For dads are like that...
Rupsa was a bit sad, she had planned to do so many things today. She thought of going out with her friends for a hangout.
After all it's Sunday and who cares to mug things out in the first year.
But this sudden rain.
It might spoil the dress she had decided to wear.
Only last night she had talked with Arko, Sandy, Hemu.
They all made a plan. The venue would be that shopping plaza at Camac Street.
Arko was supposed to buy the tickets for a flick. Interestingly, she had gathered from her seniors in the college that the movie would help them very much in their studies.
The novel from which the movie had been made had been included in the syllabus.
That's another convincing reason to ask her father to allow her to watch the movie.
Her father, the least talkative person, (probably in the whole world!) just asked her the name of the novel.
'You need to see that...it might have a bearing upon you...'
He had said and started reading an old book on the history of Indian Independence.
That's how Rupsa's father always had been.
Either reading, or writing, if he is home.
On Sundays, he loves more to stay home and to utilise the time.
On weekdays, he writes too, but not for long hours.
Contrary to her dad, her mom, always loves talking to people. She talks with her, tells stories of her own adolescence, her college life, her friends. Then with the maids she loves talking. She asks them about their life. If she will go to the market she will start talking with the people there.
Often Rupsa would get angry with her.
But Bipasha would just say,
'Always try to understand people, interact with them, people are never bad...'
'Ma...its raining and we are supposed to meet at near that plaza at Camac Street...my new pair of palazzo...'
'It will not rain the whole day...why worry?'
Saying this Bipasha went to the study with tea cup and breakfast for Subhro, Rupsa's dad.
Rupsa got ready and went out.
Arko, Hemu, Sandy were there.
The movie hall on the third floor was not fully filled up.
The movie, though one of the best acts of her favourite hero, Leonardo, was not a typical love story.
After all who would like to see the fall of American Dream?
Of the four Hemu and Sandy constantly bantered in the hall, while the movie was on, even getting at least for a couple of times, sharp rebuke from those who sat behind them.
Love birds they being, they just ignored all those remarks as mere digs from 'intellectuals'.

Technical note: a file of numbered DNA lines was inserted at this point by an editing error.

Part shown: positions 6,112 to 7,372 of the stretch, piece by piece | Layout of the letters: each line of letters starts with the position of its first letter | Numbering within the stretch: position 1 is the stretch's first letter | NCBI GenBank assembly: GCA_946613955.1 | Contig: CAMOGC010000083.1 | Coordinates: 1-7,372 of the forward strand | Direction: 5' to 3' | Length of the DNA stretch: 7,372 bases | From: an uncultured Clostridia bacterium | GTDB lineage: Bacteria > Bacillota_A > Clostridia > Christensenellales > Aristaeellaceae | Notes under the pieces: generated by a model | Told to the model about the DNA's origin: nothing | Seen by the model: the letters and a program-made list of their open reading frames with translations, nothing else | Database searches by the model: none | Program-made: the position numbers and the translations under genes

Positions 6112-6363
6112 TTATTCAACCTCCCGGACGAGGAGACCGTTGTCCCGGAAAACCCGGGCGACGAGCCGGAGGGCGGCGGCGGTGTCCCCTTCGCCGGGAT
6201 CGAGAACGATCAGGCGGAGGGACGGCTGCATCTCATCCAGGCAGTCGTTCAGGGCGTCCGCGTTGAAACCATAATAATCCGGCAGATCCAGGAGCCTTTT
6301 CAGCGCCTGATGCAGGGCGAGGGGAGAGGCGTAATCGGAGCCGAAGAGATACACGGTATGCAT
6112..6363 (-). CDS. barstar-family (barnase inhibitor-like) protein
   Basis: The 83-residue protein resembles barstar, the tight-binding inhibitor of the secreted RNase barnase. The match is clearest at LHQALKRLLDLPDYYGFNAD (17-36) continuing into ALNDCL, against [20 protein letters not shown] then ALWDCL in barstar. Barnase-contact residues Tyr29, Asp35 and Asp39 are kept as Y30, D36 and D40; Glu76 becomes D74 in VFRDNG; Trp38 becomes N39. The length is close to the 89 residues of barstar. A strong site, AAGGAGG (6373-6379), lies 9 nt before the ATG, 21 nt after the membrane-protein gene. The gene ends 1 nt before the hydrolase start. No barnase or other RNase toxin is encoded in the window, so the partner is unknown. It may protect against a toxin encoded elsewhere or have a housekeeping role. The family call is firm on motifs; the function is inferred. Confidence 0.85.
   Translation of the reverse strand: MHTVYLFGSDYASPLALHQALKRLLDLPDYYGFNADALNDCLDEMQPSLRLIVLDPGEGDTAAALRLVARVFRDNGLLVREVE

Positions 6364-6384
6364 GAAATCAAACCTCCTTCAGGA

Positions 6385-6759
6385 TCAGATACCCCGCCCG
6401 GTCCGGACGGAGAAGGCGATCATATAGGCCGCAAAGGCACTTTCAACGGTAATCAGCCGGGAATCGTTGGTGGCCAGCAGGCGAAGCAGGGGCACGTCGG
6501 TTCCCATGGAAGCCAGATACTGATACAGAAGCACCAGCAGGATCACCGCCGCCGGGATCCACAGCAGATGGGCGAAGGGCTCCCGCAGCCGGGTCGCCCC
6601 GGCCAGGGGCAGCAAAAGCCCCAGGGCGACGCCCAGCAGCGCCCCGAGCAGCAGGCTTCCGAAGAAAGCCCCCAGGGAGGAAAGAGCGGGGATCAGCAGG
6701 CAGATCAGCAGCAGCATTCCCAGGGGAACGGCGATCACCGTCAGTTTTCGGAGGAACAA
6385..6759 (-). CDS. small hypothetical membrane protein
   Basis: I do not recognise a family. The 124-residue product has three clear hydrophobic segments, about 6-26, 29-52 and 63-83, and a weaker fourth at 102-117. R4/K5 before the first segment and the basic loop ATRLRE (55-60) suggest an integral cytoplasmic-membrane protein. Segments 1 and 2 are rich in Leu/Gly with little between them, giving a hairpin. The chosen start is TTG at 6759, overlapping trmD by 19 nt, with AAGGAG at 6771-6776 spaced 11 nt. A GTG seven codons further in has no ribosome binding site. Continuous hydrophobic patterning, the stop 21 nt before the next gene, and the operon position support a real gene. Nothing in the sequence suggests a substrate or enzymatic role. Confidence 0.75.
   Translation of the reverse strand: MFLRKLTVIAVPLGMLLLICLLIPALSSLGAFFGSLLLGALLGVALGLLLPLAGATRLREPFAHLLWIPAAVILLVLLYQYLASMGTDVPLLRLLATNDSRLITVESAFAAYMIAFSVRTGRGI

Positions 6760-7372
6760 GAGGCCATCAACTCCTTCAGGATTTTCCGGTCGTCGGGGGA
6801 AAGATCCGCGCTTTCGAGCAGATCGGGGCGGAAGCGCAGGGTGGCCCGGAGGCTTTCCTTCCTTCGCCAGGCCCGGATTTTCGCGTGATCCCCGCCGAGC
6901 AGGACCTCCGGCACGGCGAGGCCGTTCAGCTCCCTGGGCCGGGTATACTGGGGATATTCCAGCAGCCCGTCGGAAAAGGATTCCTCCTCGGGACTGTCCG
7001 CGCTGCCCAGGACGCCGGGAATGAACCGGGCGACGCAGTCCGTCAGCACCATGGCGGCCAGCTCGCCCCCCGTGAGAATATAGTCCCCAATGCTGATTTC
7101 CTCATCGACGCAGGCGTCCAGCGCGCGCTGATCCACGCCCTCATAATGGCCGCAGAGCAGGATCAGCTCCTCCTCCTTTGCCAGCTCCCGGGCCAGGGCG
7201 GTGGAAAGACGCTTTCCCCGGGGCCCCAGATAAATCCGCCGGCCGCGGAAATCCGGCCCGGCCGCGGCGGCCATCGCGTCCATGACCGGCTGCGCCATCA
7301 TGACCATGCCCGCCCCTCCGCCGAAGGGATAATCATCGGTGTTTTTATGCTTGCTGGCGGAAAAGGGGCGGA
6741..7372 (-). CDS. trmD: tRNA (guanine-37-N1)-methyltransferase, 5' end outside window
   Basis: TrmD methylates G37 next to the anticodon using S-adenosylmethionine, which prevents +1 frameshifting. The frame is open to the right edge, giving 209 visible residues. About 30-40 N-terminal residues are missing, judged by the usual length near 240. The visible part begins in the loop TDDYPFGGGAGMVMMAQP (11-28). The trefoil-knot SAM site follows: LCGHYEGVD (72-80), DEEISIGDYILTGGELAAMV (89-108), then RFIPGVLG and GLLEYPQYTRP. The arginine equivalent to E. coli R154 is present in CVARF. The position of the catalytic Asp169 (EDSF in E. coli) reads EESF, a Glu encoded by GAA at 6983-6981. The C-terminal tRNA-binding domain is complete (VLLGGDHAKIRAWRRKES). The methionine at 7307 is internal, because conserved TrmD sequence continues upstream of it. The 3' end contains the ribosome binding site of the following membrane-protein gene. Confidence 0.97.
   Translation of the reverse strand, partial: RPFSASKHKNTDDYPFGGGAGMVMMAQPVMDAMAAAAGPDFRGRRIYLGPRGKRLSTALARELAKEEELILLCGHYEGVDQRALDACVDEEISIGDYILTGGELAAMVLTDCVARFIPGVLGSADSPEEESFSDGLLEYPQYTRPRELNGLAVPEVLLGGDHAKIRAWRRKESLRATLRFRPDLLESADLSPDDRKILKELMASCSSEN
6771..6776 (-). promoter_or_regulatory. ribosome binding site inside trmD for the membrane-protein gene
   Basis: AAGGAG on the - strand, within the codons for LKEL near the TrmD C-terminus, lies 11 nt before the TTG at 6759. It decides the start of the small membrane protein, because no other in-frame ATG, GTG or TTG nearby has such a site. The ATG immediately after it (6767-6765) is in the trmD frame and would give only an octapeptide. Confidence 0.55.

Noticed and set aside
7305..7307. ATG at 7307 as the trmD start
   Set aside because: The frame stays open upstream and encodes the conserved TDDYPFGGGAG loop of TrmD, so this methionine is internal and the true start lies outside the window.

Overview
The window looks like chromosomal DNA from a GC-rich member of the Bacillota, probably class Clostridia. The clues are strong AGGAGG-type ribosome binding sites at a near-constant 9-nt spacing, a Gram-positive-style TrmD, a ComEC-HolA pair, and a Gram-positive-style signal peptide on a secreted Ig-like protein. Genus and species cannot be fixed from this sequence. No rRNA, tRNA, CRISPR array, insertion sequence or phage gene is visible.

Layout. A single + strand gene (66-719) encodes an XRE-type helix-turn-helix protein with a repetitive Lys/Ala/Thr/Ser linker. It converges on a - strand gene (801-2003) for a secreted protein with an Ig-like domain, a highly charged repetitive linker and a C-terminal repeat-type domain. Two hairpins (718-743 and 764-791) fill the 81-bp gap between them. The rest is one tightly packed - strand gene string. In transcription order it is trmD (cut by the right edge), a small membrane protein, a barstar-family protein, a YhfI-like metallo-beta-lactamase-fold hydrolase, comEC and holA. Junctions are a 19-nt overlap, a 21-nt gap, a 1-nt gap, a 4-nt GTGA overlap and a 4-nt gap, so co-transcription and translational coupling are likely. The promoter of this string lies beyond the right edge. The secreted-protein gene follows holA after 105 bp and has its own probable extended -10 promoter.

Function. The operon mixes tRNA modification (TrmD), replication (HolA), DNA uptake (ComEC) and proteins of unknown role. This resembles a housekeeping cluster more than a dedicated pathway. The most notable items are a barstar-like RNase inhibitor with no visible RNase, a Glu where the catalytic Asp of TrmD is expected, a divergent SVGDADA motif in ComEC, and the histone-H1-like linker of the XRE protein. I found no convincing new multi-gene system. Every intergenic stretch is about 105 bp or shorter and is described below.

Arko however was watching it closely Rupsa noticed.
She thought she found a sudden tinge of sadness in Arko's face soon after the movie ended when they were going to the food corner.
She had never found Arko expressive.
She always looked upon him as a very studious, disciplined, sharp yet witty boy.
'That movie wasn't good, nah?'
Rupsa asked Arko.
'Na...it was quite okay...'
Arko had said as he signalled Sandy to order pizza for all.
'Give money to Sandy, your share only...'
'But of course!'
Rupsa went up to Sandy.
Hemu was also there at the counter.
Tokens were to be taken.
From there, standing as she was Rupsa tried to observe Arko.
He was writing something on a piece of paper napkin!
After the pizzas were gobbled up and soft drink glasses were emptied, Rupsa, finding Arko, absent minded still, asked,
"What were you doing on a piece of paper napkin?'
Arko turned pale.
He seemed to be completely taken aback.
'No... I had seen you...don't play tricks with me...'
Rupsa said, dancing her eyebrows.
'Do you have any intention to become Miss Marple?'
'Then there should be an Agatha Christie!'
Arko looked at Rupsa.
'Do you have got Agatha Christie back home?'
'Only Agatha? We got Doyle, Ray, Sidney Sheldon, John Grisham...you want them?'
'But first you would have to show me what you were doing on that piece of paper ...'
'Yes... I think, at least you will give some importance to stuff like these...'
Saying this Arko brought out the paper, folded as it was in his hip pocket.
Rupsa opened it.
Arko had drawn a face of a girl.
It looked like that Daisy who was there in the movie!
'Arko! You're a great artist!'
Rupsa almost gushed.
Arko felt a bit embarrassed.
Rupsa for the first time saw how a boy of her age could even blush.
Then she remembered what her father said at the time she was preparing to go out.
'It might have a bearing upon you...'
'Dads are always like that...'
The sun had come out of the clouds by then.
After a spell of rain, the dust got settled on the road too.